Disc Drivin’ is a game whose immediate goal might not be apparent; the easiest way to explain the game is that it is like Mario Kart crossed with Words With Friends. You and your opponents take turns sliding your disc across the tracks, replete with tricky turns, turbo boosts, and powerup icons. The Words with Friends-esque element comes from the turn-based gameplay; when you take your turn, your opponent then takes theirs, and so on until someone completes 3 laps and wins the race. The game supports up to 8 players in either hotseat or local wifi multiplayer, and up to 4 people online, with push notifications notifying you when it is your turn. There’s a reason why I describe this as being similar to Words With Friends in particular, and it is because Disc Drivin’ is just as addictive and viral as that game was around its popularity peak. If you start up one game, you’ll quickly find yourself wanting to start up more and more, and anxiously waiting for your opponents to make their moves so you can play some more. The physics engine with the discs adds to the fun, as wacky things can happen when you hit ramps, bombs or other discs; there is plenty that can happen when discs go flying to cause you to shout for joy or shriek in error. You never know what you’ll see next. That, and just the whole addictive and surprisingly fast-paced nature of the asynchronous multiplayer, is what makes this one a gem. --Carter Dotson
Other 148Apps Network Sites
If you are looking for the best reviews of kids' apps and/or Android apps, just head right over to GiggleApps and AndroidRundown. GiggleApps writer Amy Solomon served up her App Store favorites during this week's fifth anniversary festivities:
Toca Tea Party is a wonderfully creative app from one of my new favorite developers, Toca Boca. This app creates a lovely interactive tea party environment which has become a huge hit with our entire family. This is a wonderful iPad app which simulates a tea party for three, be it a child and two adults, a child and two dolls or stuffed animals, or three toys with the help of little hands. This app has been enjoyed in our house in every conceivable way and I can say that my husband, son, and I all love this application. --Amy Solomon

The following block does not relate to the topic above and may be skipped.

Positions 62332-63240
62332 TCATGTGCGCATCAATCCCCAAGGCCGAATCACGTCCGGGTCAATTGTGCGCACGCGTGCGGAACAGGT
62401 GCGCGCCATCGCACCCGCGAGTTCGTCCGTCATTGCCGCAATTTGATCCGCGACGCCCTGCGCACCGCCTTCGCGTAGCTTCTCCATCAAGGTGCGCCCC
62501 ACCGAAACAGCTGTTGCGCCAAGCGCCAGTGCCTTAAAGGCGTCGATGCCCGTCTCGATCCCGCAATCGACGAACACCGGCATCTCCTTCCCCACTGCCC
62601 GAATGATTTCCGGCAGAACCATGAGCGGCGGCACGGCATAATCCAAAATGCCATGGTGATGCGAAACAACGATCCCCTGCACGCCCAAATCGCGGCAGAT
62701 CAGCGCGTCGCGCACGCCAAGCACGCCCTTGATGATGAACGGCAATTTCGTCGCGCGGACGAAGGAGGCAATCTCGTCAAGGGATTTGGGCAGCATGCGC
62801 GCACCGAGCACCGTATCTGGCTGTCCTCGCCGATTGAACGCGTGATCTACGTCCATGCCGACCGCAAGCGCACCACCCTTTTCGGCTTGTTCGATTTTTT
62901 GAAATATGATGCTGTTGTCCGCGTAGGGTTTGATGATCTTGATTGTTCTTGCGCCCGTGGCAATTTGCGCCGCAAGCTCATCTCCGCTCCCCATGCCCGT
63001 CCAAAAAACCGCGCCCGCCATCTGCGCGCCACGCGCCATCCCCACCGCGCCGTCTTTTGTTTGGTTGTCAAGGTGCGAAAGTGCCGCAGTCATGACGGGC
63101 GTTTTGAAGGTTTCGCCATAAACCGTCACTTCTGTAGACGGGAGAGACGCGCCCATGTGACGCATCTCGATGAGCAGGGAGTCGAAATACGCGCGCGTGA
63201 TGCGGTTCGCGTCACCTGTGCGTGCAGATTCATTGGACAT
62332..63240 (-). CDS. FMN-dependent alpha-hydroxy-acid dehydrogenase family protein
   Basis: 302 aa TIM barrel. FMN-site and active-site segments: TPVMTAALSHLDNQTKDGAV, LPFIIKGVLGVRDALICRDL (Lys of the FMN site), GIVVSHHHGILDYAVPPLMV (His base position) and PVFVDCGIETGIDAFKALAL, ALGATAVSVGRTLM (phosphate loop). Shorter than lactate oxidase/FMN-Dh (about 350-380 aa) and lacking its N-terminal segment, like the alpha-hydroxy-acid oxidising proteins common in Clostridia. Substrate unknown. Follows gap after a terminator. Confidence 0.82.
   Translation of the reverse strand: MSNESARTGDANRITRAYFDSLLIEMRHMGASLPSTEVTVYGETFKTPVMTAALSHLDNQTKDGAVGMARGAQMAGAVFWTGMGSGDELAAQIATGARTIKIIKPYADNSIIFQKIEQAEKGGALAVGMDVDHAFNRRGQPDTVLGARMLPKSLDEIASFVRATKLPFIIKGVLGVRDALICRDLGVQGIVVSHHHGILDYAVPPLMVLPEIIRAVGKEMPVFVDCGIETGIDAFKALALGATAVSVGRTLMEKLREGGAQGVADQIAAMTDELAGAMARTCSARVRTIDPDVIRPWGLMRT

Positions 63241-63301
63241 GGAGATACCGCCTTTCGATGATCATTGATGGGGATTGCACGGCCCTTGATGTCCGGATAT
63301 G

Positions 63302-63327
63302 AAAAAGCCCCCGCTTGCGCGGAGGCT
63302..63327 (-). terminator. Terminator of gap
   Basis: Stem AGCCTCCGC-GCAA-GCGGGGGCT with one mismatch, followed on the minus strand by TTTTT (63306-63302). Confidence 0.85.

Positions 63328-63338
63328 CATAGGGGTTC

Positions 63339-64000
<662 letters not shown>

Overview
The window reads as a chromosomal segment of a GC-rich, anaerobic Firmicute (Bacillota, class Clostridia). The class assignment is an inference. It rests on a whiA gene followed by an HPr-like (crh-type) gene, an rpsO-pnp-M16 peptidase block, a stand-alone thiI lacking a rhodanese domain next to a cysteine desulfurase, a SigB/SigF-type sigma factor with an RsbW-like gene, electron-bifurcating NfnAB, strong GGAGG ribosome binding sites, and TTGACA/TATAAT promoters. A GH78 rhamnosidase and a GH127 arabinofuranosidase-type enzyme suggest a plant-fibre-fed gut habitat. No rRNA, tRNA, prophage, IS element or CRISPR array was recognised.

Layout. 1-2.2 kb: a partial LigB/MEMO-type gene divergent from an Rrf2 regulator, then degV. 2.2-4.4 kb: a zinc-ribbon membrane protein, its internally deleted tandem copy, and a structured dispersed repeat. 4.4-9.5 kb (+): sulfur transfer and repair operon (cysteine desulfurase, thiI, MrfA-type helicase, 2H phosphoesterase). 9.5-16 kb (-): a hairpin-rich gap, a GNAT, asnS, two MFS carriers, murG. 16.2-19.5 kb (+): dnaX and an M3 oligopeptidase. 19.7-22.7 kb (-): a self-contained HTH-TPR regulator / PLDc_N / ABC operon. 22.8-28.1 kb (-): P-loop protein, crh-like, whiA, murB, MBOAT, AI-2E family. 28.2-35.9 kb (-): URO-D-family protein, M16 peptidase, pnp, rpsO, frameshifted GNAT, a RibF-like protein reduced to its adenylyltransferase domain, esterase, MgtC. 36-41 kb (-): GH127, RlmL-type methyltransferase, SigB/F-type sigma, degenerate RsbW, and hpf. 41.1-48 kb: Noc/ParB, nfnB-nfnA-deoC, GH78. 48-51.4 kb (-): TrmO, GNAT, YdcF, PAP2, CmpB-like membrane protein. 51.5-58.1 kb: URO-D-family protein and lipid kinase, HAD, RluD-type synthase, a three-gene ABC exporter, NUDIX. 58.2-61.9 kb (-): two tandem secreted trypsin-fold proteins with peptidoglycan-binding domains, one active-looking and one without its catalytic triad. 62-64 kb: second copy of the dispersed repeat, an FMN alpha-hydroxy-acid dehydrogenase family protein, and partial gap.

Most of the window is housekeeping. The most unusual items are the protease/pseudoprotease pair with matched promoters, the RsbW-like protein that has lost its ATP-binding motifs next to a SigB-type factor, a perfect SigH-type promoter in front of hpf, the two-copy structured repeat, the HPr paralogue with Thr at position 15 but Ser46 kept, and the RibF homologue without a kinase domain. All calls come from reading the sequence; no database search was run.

The Fantastic Flying Books of Mr Morris Lessmore is a very special interactive storybook for iPad that is perfectly realized in every way. Strong words, I know, but this app is simply wonderful, poetic and beautiful experience for all ages. Based on the short film of the same name, this ebook has interwoven interactions and other animated visuals that are simply striking for use of imagery that will stay with the reader for a very long time. It is hard really to write this review as I would encourage readers to experience this themselves, as I don’t think my words here will do this app justice. The story is said to be inspired by hurricane Katrina, Buster Keaton, and the Wizard of Oz equally, and is about a man who is currently writing a book about his life. One day, his world gets turned upside down but is fortunate to later find a library filled with books with flying abilities that need a caregiver. In reality, this app is really about so much more. My son, at 3.5 years, still takes things on face value, and for him, this story book is about the love of reading and the warm embrace books deserve as the protagonist takes care of these flying books as if they are living, breathing things. --Amy Solomon